Using drones to guard the U.S. border has been more costly and less effective than previously thought, according to a government watchdog report.
The report, released Tuesday by the Department of Homeland Security’s Office of Inspector General, said the U.S. Customs and Border Protection agency flew its fleet of 10 unmanned aircraft only 5,102 hours in fiscal year 2013, less than a quarter of the time the agency had projected.
As a result, the report estimated that the agency spent $12,255 an hour to fly its drones, nearly five times what Customs and Border Protection has reported. The document said drones aided less than 2% of the agency’s apprehensions of illegal border crossings that year.
Customs and Border Protection said the report inaccurately analyzes the cost and success of its drones, which have “achieved or exceeded all relevant performance expectations.”
A spokesman said the agency’s drones aren’t credited with many apprehensions because they typically monitor large stretches of the border to identify hot spots, rather than follow individual targets. “For the big picture, it’s doing great,” he said.
Customs and Border Protection has used drones since 2004 to aid investigations and patrol borders. The agency uses unarmed versions of the Predator B, a drone made by General Atomics Aeronautical Systems Inc. The U.S. military uses similar drones for missile strikes abroad.
Some independent analysts and the Inspector General previously have criticized the cost-effectiveness of border-monitoring drones, while a recent bill proposed in the Senate called for drones to patrol borders at all times.
The Inspector General report estimated the drone program cost $62.5 million in fiscal 2013, of Customs and Border Protection’s total budget of $11.7 billion. The report said that, in addition to flying for less time than planned, the drones patrolled fewer miles of the border and deployed a high-power sensor less often.
Customs and Border Protection said bad weather and insufficient funds to pay for personnel and spare parts contributed to the shortfall in flight time, according to the report.
The report recommended that Customs and Border Protection shelve a proposal to spend $443 million to buy 14 new drones.
The agency said it was authorized to spend that money on new drones, but it plans to acquire only one aircraft to replace a drone that crashed last year off the coast of San Diego. It said it would use existing funds “to expand the program’s infrastructure and achieve a greater level of utilization of its existing fleet.”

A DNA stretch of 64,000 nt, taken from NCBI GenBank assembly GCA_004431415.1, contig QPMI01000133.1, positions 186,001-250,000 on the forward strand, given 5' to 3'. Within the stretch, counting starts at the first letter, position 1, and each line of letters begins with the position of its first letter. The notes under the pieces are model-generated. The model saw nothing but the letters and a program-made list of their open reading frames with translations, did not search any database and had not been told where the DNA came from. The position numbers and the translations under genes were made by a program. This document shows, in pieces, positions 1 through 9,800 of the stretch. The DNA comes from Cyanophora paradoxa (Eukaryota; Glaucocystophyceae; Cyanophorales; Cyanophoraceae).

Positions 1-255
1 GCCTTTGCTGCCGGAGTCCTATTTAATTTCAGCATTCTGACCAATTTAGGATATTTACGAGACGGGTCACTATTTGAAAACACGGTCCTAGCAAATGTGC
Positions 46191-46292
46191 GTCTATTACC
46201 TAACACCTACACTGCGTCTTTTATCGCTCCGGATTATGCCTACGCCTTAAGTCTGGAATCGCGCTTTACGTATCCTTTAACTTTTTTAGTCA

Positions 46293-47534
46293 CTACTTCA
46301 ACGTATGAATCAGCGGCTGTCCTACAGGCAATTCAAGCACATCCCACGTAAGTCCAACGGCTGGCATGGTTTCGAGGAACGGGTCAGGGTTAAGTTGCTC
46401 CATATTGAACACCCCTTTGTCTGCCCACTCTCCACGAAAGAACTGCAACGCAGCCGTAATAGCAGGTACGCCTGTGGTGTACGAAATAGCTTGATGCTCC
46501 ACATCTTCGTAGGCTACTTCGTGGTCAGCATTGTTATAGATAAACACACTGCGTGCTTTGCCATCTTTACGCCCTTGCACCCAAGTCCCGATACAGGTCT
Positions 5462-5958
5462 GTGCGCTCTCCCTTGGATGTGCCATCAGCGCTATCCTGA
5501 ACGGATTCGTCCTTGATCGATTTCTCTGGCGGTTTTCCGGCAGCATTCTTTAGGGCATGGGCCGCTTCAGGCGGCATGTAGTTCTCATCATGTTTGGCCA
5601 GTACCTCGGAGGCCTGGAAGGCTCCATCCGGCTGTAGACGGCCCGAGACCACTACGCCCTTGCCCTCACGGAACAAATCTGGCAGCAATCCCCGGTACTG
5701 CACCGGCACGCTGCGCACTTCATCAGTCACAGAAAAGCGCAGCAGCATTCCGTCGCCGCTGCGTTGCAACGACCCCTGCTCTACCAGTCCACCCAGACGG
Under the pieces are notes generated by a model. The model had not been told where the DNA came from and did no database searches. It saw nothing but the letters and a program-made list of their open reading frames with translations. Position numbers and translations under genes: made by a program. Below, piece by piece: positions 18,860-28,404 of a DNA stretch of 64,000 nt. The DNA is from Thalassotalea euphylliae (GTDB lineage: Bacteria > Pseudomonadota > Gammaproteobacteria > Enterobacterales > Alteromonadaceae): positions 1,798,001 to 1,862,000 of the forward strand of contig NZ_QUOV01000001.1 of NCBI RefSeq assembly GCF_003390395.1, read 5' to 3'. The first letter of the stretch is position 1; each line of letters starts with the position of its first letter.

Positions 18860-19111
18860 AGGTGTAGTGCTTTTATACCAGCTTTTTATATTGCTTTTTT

The agency recently has added drone-mounted sensors—dubbed Vader, for Vehicle and Dismount Exploitation Radar—that automatically detect small moving objects on the ground. The report criticized the agency for allegedly restricting the use of Vader to around a single border station so that authorities could apprehend people detected by the sensor. The agency said it doesn’t restrict Vader use.
Customs and Border Protection drones also patrol maritime routes used by drug smugglers, aid local law enforcement at active crime scenes and assess damage after natural disasters.
In 2011, for example, an agency drone mapped Mississippi River flooding. And in October, an agency drone fed aerial footage to local authorities in Minnesota as it handled the case of an active shooter.
The Inspector General report focused on fiscal 2013, when the agency’s drones helped apprehend 2,525 people.
In fiscal 2014, the drones flew about 10% fewer hours and helped apprehend 27% fewer people. That drop came at least partly because the agency grounded its fleet temporarily after one of its drones crashed in the Pacific Ocean in January 2014 when the aircraft lost power. The agency said the drone cost $12 million.
Tom Barry, a policy analyst who has studied border drones for the liberal Center for International Policy, said such expensive devices are part of the reason the agency’s drone program isn’t cost effective.
“I don’t want to say drones have no place in border control,” he said, “but expensive, military-grade drones have not proven effective in catching immigrants or stopping drug flows.”